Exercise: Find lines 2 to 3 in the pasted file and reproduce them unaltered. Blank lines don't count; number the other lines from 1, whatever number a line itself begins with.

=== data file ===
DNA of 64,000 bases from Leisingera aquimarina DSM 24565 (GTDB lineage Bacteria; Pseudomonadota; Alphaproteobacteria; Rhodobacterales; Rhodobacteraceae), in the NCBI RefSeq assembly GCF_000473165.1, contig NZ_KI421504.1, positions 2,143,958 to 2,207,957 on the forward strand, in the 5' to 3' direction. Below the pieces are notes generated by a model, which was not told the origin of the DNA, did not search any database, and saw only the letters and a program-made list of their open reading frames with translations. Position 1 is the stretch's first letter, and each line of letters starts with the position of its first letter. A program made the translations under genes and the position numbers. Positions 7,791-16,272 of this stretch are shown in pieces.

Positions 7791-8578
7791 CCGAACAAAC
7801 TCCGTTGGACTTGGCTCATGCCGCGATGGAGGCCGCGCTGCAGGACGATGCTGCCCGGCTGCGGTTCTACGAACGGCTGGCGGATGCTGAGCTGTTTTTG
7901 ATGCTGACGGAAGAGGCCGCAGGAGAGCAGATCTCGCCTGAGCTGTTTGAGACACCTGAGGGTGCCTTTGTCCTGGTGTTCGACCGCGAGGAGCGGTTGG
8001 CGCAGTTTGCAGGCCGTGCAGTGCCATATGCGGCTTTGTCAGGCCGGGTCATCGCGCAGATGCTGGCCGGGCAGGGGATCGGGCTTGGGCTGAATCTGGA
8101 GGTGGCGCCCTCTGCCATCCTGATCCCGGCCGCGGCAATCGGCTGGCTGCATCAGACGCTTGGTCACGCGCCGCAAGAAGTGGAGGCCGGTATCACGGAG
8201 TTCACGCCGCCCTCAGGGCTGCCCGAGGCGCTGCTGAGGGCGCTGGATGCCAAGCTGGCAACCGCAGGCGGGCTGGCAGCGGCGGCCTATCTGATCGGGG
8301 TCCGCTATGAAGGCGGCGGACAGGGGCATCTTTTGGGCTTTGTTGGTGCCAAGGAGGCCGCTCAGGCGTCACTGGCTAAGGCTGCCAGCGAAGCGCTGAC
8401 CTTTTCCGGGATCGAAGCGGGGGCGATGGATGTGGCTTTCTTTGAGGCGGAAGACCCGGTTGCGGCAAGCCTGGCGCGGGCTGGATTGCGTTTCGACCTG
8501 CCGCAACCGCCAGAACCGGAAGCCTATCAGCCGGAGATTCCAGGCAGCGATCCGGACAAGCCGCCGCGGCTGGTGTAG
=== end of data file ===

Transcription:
Positions 7791-8578
7791 CCGAACAAAC